Disability is a wide and complex topic, and can be a difficult subject to talk about. Whether from birth or from an incident later in life, disability can make a huge difference to how you interact with the world and the people within it – and, of course, vice versa.
As Australians live longer, disability will shortly become less of an outlier and more of an expected part of life, especially in old age. However, with the right cover, living with disability does not have to be difficult.
How common is disability?
According to recent research from the Australian Bureau of Statistics (ABS), there were 4.3 million Australians with some kind of disability – that's about one in five people. This grows to one in two when considering people over 65. The study considered considers a wide range of different disabilities, such as blindness, deformity, mental illness or learning difficulties – in all cases, however, the disability restricted everyday activities in some way.
"While in line with expectations due to population growth, this increase in the number of Australians living with disability has important implications for service provision," said Justine Boland, ABS Program Manager of Health and Disability Services.
This increasing demand for disability services and care presents an important section of the population for healthcare providers and insurers. This rise in overall disability, particularly in the older generation, puts forward an important question for younger Australians as well: should disability occur, now or later, are you fully covered by your private health insurance? What kind of differences would disability make to your standard of living?
The financial effect
It is also important to remember that we are an ageing population.
Disability of any kind can put a strain on your personal finances, particularly if the issue comes unexpectedly. A fall, a complication, an accident – all of these things could result in profound disability, potentially eliminating your ability to perform in the labour force to the same level. Just over half of the disabled population in Australia participates in the work force, compared to 83 per cent of those without disability, according to the ABS. They were also more likely to be employed on a part-time basis rather than full time, or lack employment entirely.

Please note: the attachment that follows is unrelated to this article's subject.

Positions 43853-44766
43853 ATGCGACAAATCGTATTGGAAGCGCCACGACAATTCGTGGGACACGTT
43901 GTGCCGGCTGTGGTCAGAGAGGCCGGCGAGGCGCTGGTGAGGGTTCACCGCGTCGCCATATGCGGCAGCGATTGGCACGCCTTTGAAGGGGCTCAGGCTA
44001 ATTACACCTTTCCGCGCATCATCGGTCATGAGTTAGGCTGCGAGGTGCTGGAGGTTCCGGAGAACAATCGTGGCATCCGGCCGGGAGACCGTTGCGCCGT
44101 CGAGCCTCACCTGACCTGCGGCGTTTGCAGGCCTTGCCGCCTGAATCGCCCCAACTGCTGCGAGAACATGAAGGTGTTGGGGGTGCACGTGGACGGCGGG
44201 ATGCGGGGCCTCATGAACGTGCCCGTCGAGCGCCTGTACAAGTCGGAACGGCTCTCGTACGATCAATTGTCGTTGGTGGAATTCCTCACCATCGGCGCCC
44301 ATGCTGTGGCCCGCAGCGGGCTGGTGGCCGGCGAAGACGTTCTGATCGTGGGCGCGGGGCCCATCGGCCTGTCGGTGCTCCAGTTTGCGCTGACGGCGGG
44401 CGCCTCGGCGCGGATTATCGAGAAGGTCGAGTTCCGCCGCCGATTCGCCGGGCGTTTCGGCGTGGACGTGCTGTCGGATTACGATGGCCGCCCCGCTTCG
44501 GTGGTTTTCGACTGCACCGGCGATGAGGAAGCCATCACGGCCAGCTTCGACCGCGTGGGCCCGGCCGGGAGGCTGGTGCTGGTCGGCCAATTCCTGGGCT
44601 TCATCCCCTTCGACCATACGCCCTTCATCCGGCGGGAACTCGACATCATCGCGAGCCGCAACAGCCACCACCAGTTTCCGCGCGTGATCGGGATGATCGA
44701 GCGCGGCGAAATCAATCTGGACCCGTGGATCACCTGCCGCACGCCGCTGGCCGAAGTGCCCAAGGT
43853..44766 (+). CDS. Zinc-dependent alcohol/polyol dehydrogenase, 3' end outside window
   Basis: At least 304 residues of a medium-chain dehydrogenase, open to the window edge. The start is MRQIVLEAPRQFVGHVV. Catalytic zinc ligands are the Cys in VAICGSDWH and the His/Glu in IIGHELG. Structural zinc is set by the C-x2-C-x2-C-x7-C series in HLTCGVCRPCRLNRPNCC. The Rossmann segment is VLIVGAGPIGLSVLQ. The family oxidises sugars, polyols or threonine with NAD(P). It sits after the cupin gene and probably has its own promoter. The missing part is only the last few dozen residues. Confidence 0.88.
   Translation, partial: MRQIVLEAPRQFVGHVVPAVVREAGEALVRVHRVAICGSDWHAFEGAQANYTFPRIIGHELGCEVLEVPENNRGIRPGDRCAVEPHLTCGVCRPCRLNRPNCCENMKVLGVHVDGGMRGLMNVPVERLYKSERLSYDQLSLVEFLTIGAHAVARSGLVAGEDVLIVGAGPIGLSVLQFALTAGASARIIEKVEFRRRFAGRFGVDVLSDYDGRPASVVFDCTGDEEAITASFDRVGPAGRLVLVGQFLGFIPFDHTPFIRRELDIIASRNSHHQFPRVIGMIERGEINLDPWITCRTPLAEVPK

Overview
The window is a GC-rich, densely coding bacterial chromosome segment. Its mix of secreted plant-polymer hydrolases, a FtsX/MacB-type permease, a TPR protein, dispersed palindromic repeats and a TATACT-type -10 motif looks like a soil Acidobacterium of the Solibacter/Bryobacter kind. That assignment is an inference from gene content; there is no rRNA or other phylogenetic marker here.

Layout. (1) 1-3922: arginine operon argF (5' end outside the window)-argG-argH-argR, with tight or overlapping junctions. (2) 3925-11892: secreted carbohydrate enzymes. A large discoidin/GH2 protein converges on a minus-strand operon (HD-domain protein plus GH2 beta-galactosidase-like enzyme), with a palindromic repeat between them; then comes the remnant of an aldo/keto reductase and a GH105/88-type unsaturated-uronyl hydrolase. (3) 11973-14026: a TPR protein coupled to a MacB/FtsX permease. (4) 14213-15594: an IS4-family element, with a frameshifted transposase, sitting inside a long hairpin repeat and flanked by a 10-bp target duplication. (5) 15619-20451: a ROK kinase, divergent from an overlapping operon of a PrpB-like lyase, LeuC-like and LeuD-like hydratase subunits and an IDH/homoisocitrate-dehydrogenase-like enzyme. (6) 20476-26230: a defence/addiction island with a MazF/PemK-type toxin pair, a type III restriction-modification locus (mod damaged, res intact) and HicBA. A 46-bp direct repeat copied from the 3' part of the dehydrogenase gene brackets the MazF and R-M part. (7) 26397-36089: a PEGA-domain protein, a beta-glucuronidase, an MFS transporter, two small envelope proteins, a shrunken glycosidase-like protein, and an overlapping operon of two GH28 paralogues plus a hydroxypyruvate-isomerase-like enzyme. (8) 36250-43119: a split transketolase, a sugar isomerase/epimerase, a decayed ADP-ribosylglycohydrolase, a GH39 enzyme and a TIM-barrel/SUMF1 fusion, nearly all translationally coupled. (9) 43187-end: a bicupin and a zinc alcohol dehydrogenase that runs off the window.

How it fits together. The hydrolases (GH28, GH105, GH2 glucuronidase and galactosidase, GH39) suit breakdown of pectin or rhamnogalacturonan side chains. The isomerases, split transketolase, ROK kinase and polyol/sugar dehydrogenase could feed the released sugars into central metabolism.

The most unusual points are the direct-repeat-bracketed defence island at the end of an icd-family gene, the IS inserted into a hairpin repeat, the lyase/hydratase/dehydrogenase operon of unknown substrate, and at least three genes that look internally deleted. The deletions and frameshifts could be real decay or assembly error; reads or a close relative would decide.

Furthermore, the Australian Institute of Health and Welfare has found that people with disabilities were far more likely to suffer further health issues such as obesity, arthritis and mental health conditions than the rest of the populace. This ultimately could end up costing a great deal in medical services, treatments and outside care, particular if you have forgone comparing your health insurance and aren't covered for something in particular.
The way forward
Likely due to more advanced medical research and subsequent treatments, disability in Australia on the whole is reducing. In 2009, the rate of disability after removing age factors was 17.7 per cent, while in 2015 it was lower at 17 per cent. This bodes well for the future of the bodily health of Australians, but it is also important to remember that we are an ageing population.
By 2040, the Treasury predicts that the proportion of people aged over 65 will almost double to 25 per cent of the population. Without significant advances in medicine, the resulting influence of additional aged disability could put a strain on the health system, potentially making it difficult for those in need of treatment to receive the level of care they need.
This highlights the need for even young Australians to start considering how their health insurance will cover them in later life. The start of that is speaking to the experts at HICA for assistance and to discover the range of products suitable for your situation. Call us on 1300 44 22 01 for a free and obligation-free chat.